Although Northland articulated the basic premise that "uninsured motorist protection is not coverage for vehicles but for persons," 294 Minn. 373, 201 N.W.2d 135, the present case nevertheless is concerned with the issue not directly decided by Northland. In considering the permissibility of excluding an insured occupying another owned vehicle from uninsured-motorist coverage, courts in other jurisdictions have not all reached the same result. We recognize that differences in policy language and statutes are in part responsible for the divergent results. However, in so far as the divergent results represent a difference in perspective, we find more persuasive the growing number of cases holding exclusions such as those in question here inconsistent with the purpose and philosophy of mandatory uninsured-motorist coverage.
In some of the earlier cases, the circumstances present are not exactly analogous to those involved in the instant case. In Westerhausen v. Allied Mutual Ins. Co. 258 Iowa 969, 140 N.W.2d 719 (1966) and Valdes v. Prudence Mutual Cas. Co. 207 So.2d 312 (Fla.App. 1968), both relied on by this court in Northland, the exclusionary clause denied coverage to an insured while occupying an automobile owned by the named insured other than the insured automobile. The courts in both instances simply decided that the word "automobile" was not synonymous with "motorcycle" and therefore held the insurance companies liable. But cf. Taulelle v. Allstate Ins. Co. 296 Minn. 247, 207 N.W.2d 736 (1973) (automobile held to include motorcycle, with the result that uninsured-motorist coverage extended to insured riding on uninsured motorcycle owned by another). On the other hand, in Shipley v. American Standard Ins. Co. of Wis. 183 Neb. 109, 112, 158 N.W.2d 238, 240 (1968), the exclusion of other owned automobiles was held to encompass a motorcycle and the insured was not allowed to recover; while recognizing the protective purpose of the statutory requirement of uninsured-motorist coverage, the court reasoned that "[a]n overriding public policy of protecting an owner-operator who inexcusably has no applicable bodily injury liability coverage is not presently discernible."
In the more recent cases, the exclusion in question has for the most part been phrased in terms of "motor vehicle" rather than "automobile." Thus the courts have had to deal directly with the purposes and policies of uninsured-motorist statutes. Although two lines of authority have developed, by now perhaps a majority of courts which have dealt with the issue has held that the exclusion of coverage of an insured while occupying an owned vehicle other than the insured vehicle is invalid. See, e. g., State Farm Auto. Ins. Co. v. Reaves, 292 Ala. 218, 292 So.2d 95 (1974); Lowery v. State Farm Mutual Auto. Ins. Co. 285 So.2d 767 (Miss. 1973), and cases cited therein; Mullis v. State Farm Mutual Auto. Ins. Co. 252 So.2d 229 (Fla. 1971); State Farm Auto. Ins. Co. v. Hinkel, 87 Nev. 478, 488 P.2d 1151 (1971); Aetna Ins. Co. v. Hurst, 2 Cal.App.3d 1067, 83 Cal.Rptr. 156 (1969). While few of these decisions have relied on specific legislative history in holding the exclusion of coverage invalid, they have generally agreed in finding the exclusion offensive to the public policy of protection embodied in the uninsured-motorist statutes. According to these opinions, a policy excluding uninsured-motorist coverage for the insured occupying another owned vehicle is invalid because "it is not the intent of the statute to limit coverage to an insured by specifying his location or the particular vehicle he is occupying at the time of injury." Travelers Ind. Co. v. Powell, 206 So.2d 244, 246 (Fla.App. 1968).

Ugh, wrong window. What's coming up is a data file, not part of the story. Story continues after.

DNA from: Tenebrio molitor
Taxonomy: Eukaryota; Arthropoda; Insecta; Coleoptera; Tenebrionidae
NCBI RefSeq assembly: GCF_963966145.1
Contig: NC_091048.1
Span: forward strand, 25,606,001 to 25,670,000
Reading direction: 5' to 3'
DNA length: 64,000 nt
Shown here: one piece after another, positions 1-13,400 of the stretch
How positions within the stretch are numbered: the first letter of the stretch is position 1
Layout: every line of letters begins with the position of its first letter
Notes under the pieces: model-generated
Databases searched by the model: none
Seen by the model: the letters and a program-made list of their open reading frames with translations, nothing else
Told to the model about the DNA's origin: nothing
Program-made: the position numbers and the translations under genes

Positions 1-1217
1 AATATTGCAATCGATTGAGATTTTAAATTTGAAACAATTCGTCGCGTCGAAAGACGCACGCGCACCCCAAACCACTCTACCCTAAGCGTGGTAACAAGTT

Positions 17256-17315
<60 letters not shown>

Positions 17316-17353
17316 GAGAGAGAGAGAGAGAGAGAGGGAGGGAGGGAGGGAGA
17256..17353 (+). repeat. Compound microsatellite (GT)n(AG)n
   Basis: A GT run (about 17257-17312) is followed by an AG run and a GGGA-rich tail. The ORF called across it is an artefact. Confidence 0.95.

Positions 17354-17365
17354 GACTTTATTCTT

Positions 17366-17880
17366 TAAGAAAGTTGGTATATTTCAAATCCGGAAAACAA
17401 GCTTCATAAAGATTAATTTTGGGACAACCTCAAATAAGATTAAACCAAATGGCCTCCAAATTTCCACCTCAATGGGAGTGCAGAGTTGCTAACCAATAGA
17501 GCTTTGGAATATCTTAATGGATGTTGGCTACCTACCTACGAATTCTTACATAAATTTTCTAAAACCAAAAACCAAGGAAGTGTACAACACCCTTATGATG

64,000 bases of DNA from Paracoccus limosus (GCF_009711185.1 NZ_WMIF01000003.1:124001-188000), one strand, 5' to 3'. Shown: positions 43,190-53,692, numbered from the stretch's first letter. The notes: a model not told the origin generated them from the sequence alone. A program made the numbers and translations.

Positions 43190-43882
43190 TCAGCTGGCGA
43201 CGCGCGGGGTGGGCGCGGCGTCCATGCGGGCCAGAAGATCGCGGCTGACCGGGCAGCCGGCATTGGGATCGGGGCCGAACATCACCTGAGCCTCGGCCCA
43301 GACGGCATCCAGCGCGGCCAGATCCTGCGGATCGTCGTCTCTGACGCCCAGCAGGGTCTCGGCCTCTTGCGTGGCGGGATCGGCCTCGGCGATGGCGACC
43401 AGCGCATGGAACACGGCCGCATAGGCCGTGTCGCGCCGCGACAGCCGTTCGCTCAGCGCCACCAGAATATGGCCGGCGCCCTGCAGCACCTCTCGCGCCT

The argument can be made that a family owning two motor vehicles should not be permitted to pay for insurance on only one and recover benefits for injuries sustained while operating the other. See, e. g., Rushing v. Allstate Ins. Co. 216 So.2d 875 (La.App. 1968); but see, Elledge v. Warren, 263 So.2d 912 (La.App. 1972); State Farm Mutual Ins. Co. v. Hinkel, supra; see, also, Widiss, A Guide to Uninsured Motorist Coverage, § 2.9. However, the uninsured-motorist statute contains no provisions withholding protection for an insured for owning one vehicle which is not insured. Rather, the purpose of our statute is to provide the insured with financial protection against uninsured motorists whose negligence results in personal injury to him. Our statute defines "policy of automobile liability insurance" in part as a policy "insuring a natural person as named insured, and any relative or relatives of the named insured who is a resident of the same household" and mandates uninsured-motorist coverage "for the protection of persons insured thereunder." Minn. St. 65B.22, subds. 1 and 3. The statute places no geographical limits on coverage and does not purport to tie protection against uninsured motorists to occupancy of the insured vehicle. Since our statute requires this broad coverage "for the protection of persons," we must leave to the legislature the sanctioning of any exceptions dependent on the location of an insured.
As we held in Northland Ins. Co. v. West, 294 Minn. 368, 373, 201 N.W.2d 133, 135, "uninsured motorist protection is not coverage for vehicles but for persons, even though it is contained in an insurance policy otherwise insuring an automobile." If our interpretation of the intent of the uninsured-motorist statute is correct, little room is left for an insurer unilaterally to narrow the geographic scope of the statutorily required coverage. We therefore conclude that the trial court properly invalidated the exclusions in question as inconsistent with the requirements of the uninsured-motorist statute.